People with mental disorders are less likely to participate in colorectal cancer screening versus those without these disorders, according to a study published in the July issue of The Lancet Psychiatry.
Mette Kielsholm Thomsen, Ph.D., from Aarhus University in Denmark, and colleagues evaluated the extent to which people with mental disorders participate in organized colorectal cancer screening. The analysis included Danish national data for 2.04 million residents aged 50 to 74 years who were invited to undergo biennial fecal immunochemical testing between March 1, 2014, and Sept. 30, 2018.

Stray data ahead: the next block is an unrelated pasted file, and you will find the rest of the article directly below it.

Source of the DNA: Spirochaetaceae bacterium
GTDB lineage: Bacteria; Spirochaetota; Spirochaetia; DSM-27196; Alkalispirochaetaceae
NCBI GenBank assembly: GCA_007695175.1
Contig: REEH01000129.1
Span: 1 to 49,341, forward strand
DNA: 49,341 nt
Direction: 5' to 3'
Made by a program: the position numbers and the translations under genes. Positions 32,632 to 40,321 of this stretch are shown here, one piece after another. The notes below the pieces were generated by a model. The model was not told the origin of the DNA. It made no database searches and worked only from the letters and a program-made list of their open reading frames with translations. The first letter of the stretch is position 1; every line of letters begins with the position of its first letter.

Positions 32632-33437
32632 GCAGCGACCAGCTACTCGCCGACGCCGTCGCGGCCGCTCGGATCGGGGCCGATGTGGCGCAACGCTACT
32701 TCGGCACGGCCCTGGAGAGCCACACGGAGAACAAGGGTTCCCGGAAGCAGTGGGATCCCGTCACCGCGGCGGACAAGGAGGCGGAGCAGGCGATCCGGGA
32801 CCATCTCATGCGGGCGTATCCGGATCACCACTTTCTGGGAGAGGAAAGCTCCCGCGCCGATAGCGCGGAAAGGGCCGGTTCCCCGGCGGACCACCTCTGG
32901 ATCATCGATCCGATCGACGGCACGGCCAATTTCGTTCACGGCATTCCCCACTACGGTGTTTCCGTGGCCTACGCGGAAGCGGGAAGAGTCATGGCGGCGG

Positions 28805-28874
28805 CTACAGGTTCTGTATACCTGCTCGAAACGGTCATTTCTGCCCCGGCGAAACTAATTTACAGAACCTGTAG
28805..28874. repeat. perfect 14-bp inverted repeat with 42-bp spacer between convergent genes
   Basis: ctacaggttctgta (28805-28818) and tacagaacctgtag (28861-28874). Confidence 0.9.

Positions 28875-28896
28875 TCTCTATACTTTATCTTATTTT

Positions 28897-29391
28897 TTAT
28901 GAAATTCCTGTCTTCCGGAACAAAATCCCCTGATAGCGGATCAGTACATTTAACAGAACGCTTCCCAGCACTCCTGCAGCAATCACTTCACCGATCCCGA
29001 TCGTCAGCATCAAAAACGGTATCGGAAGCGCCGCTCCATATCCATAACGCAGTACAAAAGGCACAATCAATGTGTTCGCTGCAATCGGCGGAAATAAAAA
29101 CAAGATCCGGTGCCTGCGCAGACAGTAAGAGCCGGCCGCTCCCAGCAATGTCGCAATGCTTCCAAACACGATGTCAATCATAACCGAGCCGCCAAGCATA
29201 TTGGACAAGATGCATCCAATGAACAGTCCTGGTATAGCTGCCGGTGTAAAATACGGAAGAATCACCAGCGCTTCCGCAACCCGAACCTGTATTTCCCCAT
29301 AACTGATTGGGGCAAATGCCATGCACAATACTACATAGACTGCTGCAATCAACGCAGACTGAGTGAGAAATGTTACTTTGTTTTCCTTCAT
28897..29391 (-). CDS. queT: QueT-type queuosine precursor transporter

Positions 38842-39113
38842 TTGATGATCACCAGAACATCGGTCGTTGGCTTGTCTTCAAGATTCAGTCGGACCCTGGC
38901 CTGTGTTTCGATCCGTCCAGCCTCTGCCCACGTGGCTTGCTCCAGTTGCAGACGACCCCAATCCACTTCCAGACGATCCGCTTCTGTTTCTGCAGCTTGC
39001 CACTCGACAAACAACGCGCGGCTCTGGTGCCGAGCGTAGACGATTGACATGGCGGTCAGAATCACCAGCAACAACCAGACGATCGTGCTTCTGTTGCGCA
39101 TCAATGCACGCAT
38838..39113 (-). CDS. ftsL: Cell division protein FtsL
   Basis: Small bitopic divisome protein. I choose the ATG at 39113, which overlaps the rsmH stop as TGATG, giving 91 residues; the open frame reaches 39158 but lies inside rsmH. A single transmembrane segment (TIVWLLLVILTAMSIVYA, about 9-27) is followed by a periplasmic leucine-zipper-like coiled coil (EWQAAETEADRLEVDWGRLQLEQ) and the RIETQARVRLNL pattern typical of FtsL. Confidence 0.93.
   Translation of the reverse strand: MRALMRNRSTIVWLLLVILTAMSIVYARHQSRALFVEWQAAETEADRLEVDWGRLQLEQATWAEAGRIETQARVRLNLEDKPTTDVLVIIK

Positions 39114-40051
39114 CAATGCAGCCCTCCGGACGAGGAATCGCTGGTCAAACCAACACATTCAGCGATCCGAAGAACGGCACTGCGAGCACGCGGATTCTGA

The researchers found that compared with people with no mental disorders, lower participation was seen among people with mild or moderate mental disorders (men: participation difference, –4.4 percentage points; women: –3.8 percentage points) and severe mental disorders (men: participation difference, –13.8 percentage points; women: –15.4 percentage points). Furthermore, people with mental disorders had a higher proportion of positive fecal immunochemical test results, lower adherence to colonoscopy, and more incomplete colonoscopies versus people without mental disorders.